Comparisons are odorous Much Ado About Nothing, Act 3 Scene 5Submitted by prachatai on Fri, 26/05/2017 - 08:04
A bomb goes off at Phramongkutklao Hospital and 25 are injured. The Prime Minister next day says that if such things go on, the election (in the most optimistic scenario at least 18 months away) may have to be delayed.
A bomb goes off the next day at the Manchester Arena and, at the time of writing, 22 are killed and over 50 injured. There is not one whiff of a suggestion that the general election on June 8 (16 days away) (note: days, not months) needs to be postponed. In fact, the sentiment is that a failure to carry on as normal will signal surrender to the bombers.
Of course, the UK election is organized according to the laws of a transparent political system.
A double bomb goes off in Pattani Big C and 60 are injured. The Prime Minister next day says nothing about delaying the election ‘as long as the situation continues this way -- bombings, use of war weapons, conflicts among people and other such problems’ even though that more or less exactly sums up the situation in the Deep South over the last decade and more.
Of course, bombs, violence and loss of life are a normal everyday occurrence in the south, despite the massive resources deployed by the military in terms of personnel and equipment, including the outrageously expensive GT200 bomb-non-detectors and the never-found-anything-yet and equally outrageously expensive airship. It is only when bombs go off in Bangkok that the government gets its electoral knickers in a twist.
The casualty toll in the Big C bombing was kept to a minimum by trained staff who locked the exits after the first bomb exploded and told everyone to keep down and away from the bomb in the pickup outside that was waiting for them.
The casualty toll in the Phramongkutklao Hospital was not minimized. A written warning had been received by the National Cancer Institute that a terrorist attack was planned at 3 state-run hospitals in the area, including Phramongkutklao Hospital, and was passed on the local police. And still the administration of the Phramongkutklao Hospital left 9 of the 13 CCTV cameras at the site of the explosion out of commission.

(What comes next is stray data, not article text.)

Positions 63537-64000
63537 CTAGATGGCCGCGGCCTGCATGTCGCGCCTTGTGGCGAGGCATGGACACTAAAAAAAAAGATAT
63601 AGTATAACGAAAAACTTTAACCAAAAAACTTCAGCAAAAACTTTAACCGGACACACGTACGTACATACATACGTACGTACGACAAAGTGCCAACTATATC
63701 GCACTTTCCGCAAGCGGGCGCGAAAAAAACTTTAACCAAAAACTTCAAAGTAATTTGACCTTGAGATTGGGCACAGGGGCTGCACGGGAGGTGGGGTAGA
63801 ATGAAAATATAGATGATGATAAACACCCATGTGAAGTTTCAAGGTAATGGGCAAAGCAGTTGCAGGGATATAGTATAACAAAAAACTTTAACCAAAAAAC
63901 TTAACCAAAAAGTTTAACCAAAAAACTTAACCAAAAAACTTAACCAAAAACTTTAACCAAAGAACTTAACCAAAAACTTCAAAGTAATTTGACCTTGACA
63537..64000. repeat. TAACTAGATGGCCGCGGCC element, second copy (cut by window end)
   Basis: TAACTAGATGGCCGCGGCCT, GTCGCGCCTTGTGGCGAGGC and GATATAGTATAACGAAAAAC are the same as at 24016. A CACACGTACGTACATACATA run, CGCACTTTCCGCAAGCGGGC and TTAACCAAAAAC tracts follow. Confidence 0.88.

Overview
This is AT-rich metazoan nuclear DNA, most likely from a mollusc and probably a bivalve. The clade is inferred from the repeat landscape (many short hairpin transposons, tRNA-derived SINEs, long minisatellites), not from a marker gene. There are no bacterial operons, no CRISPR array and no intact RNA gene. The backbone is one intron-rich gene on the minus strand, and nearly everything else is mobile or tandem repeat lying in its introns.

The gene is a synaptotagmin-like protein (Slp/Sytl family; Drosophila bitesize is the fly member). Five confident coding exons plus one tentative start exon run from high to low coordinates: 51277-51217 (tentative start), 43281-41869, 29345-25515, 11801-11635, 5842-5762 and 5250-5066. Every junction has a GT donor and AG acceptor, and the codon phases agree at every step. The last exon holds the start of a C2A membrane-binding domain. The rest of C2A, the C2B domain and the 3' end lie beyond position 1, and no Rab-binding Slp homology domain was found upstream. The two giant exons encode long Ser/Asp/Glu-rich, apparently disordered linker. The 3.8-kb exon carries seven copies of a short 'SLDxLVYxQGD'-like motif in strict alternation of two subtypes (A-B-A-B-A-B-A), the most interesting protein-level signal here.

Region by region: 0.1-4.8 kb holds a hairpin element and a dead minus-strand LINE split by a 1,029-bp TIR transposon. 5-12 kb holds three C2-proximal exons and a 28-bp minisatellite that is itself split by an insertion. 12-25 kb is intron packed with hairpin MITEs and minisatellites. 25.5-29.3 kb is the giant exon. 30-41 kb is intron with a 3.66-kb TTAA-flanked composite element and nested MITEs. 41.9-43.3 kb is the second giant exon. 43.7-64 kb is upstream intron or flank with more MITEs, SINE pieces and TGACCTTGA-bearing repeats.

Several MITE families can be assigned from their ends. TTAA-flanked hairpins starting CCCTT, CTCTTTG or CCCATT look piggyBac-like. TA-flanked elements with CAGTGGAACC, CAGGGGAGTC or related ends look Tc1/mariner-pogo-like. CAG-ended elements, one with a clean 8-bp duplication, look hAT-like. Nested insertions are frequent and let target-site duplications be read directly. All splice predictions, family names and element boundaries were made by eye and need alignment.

Of course the trained staff at Pattani Big C are civilians, whereas Phramongkutklao Hospital is run by the Army.
The May bomb in front of the National Theatre was initially blamed by Pol Lt Gen Sanit Mahatavorn on a ‘falling sign’ with no trace of explosives. He later explained that this was a piece of make-believe so that police could conduct a secret investigation that involved cordoning off a wide area and widespread newspaper reports that all talked of a bomb. The secret lasted all of 24 hours.
The identity of the suicide bomber in Manchester was kept secret by investigators to enable them to move against suspected accomplices without warning. The bomber’s identity was shared with US security agencies who promptly leaked it to the media.
Of course some investigations do not disclose information for a specific purpose. Others leak for the kick of it and tell lies that no one believes.
On the wider subject of terrorism, President Trump gave a speech in Riyadh on 21 May on US-Muslim relations to the leaders of 55 Muslim countries. He berated Iran for funding, arming and training terrorists. He called on ‘all nations of conscience’ to ‘pray for the day when the Iranian people have the just and righteous government they deserve.’
This came just 2 days after presidential and local elections in Iran (where women could vote freely), resulting in the re-election of President Hassan Rouhani. He received the congratulations of the UN, EU, UK, France, Germany, Japan, China, Iraq and even Turkey among others. But not the US. Or Israel.
Trump was speaking in a country allows no national elections or political parties. There are municipal elections (to manage garbage collection and such) and in a massive leap forward for Saudi politics, women were allowed to stand and vote for the first time in 2015. Just as long as they get permission from their male guardian. In January last year, a cleric who called for democracy and free elections in Saudi Arabia was executed.
Trump’s audience included such luminaries of freedom and democracy as Uzbekistan (‘Uzbekistan's record of cooperation with UN human rights mechanisms is arguably the among worst in the world’ says Human Rights Watch), Egypt (an international centre for torture according to Amnesty International) and Uganda (where homosexual activity is illegal and outings of LGBTs in the media are common with calls to ‘hang them’).
Of course, among ‘just and righteous governments’, some are more just and righteous than others. And sign multi-billion arms deals with Trump.